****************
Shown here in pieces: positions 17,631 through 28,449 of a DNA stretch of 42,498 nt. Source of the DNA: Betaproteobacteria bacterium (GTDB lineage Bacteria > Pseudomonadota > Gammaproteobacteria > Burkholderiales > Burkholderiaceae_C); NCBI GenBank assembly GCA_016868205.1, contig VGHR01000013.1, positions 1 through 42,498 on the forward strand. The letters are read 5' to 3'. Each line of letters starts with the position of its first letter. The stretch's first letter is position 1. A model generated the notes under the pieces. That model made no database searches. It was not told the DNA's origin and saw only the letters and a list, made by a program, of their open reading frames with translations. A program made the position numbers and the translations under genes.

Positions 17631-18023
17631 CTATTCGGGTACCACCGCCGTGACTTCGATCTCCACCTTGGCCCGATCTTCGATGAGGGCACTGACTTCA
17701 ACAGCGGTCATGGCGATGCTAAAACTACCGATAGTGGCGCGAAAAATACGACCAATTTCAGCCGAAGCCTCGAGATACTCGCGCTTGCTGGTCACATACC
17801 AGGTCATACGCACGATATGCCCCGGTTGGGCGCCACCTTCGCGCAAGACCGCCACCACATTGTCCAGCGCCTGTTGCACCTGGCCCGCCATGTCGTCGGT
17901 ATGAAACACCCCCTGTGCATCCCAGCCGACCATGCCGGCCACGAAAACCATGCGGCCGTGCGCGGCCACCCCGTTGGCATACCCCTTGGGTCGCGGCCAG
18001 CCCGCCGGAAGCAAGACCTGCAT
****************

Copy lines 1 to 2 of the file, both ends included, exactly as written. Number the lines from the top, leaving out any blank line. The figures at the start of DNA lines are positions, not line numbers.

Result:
Shown here in pieces: positions 17,631 through 28,449 of a DNA stretch of 42,498 nt. Source of the DNA: Betaproteobacteria bacterium (GTDB lineage Bacteria > Pseudomonadota > Gammaproteobacteria > Burkholderiales > Burkholderiaceae_C); NCBI GenBank assembly GCA_016868205.1, contig VGHR01000013.1, positions 1 through 42,498 on the forward strand. The letters are read 5' to 3'. Each line of letters starts with the position of its first letter. The stretch's first letter is position 1. A model generated the notes under the pieces. That model made no database searches. It was not told the DNA's origin and saw only the letters and a list, made by a program, of their open reading frames with translations. A program made the position numbers and the translations under genes.

Positions 17631-18023